4. Lower the curtain and the curtain rises, and there appears Pedro Lemebel with a type of screening light passing through the House and a ketch Chilean ballad. This is the perfect environment to now disclaim a civil poem. A Manifesto by its difference, written 20 years ago and read democratically under the dictatorship of General Augusto Pinochet in Santiago de Chile in September 1986.
It is a pamphlet of oedipal conversational verses: Howlings of Lobomel (Wolfbel) or, better yet, the cawing of a Lemebird swan. It is a drivel upside down where the myth of Cuba is as a global utopian social paradise of the Left.
Pedro Lemebel saaaaays:
"Imp not Pasolini asking for explanations. I’m not Ginsberg expelled from Cuba.
So then what? What will they do with us, comrades? Will they tie us in bundles of braids for a destiny to a Cuban AIDS quarantine asylum?
Will the future be black and white?
Will time be labored night and day without ambiguities?
Will there be a queer in one corner unbalancing the future of his new man?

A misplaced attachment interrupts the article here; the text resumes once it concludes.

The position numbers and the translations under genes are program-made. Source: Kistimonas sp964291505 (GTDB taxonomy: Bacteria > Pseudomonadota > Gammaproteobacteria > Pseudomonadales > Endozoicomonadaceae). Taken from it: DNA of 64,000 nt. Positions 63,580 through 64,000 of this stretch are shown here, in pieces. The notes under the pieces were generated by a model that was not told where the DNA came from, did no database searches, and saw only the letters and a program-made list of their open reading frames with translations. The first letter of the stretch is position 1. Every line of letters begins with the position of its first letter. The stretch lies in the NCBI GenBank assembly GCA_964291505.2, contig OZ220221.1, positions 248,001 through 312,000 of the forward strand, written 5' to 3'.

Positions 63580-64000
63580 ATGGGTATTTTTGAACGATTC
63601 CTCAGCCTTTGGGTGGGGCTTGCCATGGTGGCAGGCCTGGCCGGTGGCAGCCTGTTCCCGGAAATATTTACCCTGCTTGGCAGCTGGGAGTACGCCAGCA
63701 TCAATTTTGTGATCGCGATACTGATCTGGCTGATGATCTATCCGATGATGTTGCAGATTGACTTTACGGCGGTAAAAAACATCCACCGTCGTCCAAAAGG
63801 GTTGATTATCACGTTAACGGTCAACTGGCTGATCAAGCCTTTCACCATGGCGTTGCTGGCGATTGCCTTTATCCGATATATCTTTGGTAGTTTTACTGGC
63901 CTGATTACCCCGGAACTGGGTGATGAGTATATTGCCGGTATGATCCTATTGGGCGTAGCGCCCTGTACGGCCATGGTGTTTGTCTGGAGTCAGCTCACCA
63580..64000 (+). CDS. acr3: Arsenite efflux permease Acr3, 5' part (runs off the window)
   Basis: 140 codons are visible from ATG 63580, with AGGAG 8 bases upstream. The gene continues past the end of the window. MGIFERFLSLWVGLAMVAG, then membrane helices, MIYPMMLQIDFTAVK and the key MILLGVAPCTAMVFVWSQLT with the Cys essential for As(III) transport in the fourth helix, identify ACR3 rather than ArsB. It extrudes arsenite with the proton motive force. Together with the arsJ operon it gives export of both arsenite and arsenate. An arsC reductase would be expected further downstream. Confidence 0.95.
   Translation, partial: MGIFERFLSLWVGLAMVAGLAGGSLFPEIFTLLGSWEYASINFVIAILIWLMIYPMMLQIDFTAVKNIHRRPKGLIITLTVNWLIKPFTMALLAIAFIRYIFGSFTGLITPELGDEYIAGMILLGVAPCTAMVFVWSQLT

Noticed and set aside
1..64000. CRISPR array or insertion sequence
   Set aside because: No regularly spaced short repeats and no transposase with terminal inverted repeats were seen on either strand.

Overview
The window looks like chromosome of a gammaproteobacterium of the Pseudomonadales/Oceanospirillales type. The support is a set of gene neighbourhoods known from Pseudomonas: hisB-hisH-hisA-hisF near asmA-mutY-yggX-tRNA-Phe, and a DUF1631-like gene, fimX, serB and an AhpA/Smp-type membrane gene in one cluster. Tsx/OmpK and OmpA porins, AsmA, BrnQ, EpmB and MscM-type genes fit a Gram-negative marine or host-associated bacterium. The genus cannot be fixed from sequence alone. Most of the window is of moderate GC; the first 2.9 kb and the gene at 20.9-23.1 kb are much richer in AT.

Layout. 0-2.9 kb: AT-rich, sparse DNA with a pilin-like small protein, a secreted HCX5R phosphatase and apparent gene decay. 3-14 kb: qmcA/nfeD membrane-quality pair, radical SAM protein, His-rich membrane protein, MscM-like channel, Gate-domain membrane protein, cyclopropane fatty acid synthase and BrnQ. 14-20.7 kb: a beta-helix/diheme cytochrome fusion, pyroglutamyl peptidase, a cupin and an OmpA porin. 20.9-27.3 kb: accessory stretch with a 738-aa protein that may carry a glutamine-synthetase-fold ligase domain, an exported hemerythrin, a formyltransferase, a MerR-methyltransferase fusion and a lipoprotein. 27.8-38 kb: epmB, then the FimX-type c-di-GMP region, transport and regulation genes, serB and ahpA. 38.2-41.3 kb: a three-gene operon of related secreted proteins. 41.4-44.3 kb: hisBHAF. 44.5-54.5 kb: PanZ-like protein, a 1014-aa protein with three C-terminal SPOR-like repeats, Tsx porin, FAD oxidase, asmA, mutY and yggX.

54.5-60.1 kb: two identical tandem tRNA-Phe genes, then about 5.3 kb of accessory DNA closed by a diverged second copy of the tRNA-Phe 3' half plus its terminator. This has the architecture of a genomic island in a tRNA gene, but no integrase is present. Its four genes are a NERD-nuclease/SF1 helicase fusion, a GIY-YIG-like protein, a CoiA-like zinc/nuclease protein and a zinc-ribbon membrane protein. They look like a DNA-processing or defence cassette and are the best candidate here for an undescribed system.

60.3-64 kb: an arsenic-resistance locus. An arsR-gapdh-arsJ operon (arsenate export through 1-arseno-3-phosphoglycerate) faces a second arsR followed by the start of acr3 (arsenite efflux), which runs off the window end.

Don’t you think that something would happen between us, being all alone in the Sierra? Although later I would hate it for corrupting the revolutionary morale.
My manhood was not received well by the Party because they rejected me with giggles many times.
My manhood waits patiently for the macho men to grow old because at this stage of the game, the Left drags its limp ass in Parliament.
There are so many children that are going to be born with a broken wing, and I want them to fly, comrade, so that their Revolution gives them a piece of red heaven so that they can fly”.
Closed ovation. Unanimous applauses. Wholesale hurrahs. Sphincters of all nations, open up!